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Politics & Policy

Food and music at your cannabis cafe? This California lawmaker wants to make it happen

Customers stand at counter at cannabis store
The Russian Hill Cannabis Club in San Francisco is a cannabis dispensary with a lounge. | Camille Cohen/The Standard

If at first you don’t succeed, try again—that’s what San Francisco’s Assemblymember Matt Haney is doing with a bill to legalize “Amsterdam-Style” cannabis cafes in California, a measure vetoed by Gov. Gavin Newsom last year. 

The new bill, AB 1775, would legalize California businesses where customers can enjoy food, nonalcoholic beverages and entertainment with their cannabis. It’s just like last year’s iteration of the bill, AB 374, which was vetoed by Newsom in October; he cited “California’s long-standing smoke-free workplace protections,” which, he argued, could be “undermined” by the bill.

AB 374 passed through the Legislature with strong and bipartisan support last year, with votes of 64-9 in favor in the Assembly and 33-3 in favor in the state Senate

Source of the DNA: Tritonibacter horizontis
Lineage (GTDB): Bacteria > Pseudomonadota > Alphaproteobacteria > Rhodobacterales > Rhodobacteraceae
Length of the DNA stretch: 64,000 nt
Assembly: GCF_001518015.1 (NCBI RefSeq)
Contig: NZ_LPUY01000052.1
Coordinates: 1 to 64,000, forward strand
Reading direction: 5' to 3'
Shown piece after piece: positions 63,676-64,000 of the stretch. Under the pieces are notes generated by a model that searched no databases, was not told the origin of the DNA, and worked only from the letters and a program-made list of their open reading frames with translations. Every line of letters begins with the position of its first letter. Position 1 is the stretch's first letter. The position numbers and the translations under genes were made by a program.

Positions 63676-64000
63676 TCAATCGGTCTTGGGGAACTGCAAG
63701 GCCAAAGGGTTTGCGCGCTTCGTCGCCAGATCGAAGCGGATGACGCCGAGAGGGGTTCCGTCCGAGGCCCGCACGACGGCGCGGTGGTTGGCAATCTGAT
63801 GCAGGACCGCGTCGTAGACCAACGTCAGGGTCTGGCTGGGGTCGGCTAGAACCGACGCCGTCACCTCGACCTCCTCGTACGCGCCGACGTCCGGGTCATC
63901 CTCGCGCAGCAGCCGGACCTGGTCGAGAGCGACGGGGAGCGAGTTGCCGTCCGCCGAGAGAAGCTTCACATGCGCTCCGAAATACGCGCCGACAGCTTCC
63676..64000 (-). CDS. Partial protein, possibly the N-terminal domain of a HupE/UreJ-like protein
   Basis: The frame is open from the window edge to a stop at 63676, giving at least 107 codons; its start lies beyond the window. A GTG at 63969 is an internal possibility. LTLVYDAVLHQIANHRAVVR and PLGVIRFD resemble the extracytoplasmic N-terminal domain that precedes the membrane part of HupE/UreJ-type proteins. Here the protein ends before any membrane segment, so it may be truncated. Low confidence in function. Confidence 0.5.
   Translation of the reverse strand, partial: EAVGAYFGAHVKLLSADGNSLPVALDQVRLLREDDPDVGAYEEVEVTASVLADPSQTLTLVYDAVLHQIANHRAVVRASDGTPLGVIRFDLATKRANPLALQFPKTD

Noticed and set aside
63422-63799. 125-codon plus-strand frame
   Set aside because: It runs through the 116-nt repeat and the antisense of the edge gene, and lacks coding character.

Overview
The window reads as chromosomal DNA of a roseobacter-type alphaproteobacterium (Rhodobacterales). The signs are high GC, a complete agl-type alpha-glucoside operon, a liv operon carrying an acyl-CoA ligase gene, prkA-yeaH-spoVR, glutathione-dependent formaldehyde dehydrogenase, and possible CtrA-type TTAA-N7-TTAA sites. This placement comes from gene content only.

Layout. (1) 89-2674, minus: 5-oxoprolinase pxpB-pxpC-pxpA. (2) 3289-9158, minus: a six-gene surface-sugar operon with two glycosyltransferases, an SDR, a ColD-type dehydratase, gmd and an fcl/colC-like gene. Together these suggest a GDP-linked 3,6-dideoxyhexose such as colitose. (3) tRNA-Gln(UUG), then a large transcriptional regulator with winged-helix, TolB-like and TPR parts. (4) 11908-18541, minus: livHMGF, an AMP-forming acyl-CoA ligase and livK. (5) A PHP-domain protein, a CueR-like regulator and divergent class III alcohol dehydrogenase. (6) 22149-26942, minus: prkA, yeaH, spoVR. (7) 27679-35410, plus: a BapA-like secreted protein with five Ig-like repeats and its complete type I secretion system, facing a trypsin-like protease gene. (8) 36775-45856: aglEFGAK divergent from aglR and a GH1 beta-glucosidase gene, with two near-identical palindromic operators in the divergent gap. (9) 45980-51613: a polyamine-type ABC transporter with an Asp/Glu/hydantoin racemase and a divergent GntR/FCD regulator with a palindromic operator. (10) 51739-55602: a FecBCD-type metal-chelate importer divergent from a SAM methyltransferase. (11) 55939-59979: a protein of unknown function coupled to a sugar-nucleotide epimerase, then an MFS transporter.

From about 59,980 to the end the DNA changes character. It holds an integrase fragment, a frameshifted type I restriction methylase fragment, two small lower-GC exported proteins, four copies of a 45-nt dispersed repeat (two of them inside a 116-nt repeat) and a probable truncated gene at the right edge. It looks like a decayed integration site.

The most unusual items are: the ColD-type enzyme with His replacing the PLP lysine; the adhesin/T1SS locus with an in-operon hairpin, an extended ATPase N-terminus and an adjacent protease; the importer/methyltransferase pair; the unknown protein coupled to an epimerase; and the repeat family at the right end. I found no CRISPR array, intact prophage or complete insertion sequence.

Haney introduced the original bill to help struggling cannabis dispensaries reinvigorate their businesses by combining on-site partaking of cannabis with food, coffee and entertainment that is currently prohibited. The end result would be to introduce a new type of business similar to the cannabis cafes in Holland.

Haney promised to reintroduce the bill last year and noted his intent to respect workplace protections in today’s announcement.

In a text to The Standard, Haney explained that the new version of the bill will eventually include amendments to allay Newsom’s concerns, “which will be worked out in the coming months.” 

“[Gov. Newsom’s] office let me know they believe there is a path forward,” Haney said in the text.  “We are in conversation with his departments about what exactly that will include,” he added, noting that San Francisco currently has regulations for smoking lounges that require the separation of smoking and other working areas such as kitchens, as well as ventilation requirements. 

“To be clear, we’re not saying that coffee shops should be allowed to sell cannabis; we’re saying that cannabis shops should be allowed to sell coffee,” Haney explained in a statement Thursday. 

“It shouldn’t be illegal for an existing cannabis business that already allows onsite smoking to move away from only selling marijuana and instead have the opportunity to grow and create jobs by offering coffee or live jazz,” he added.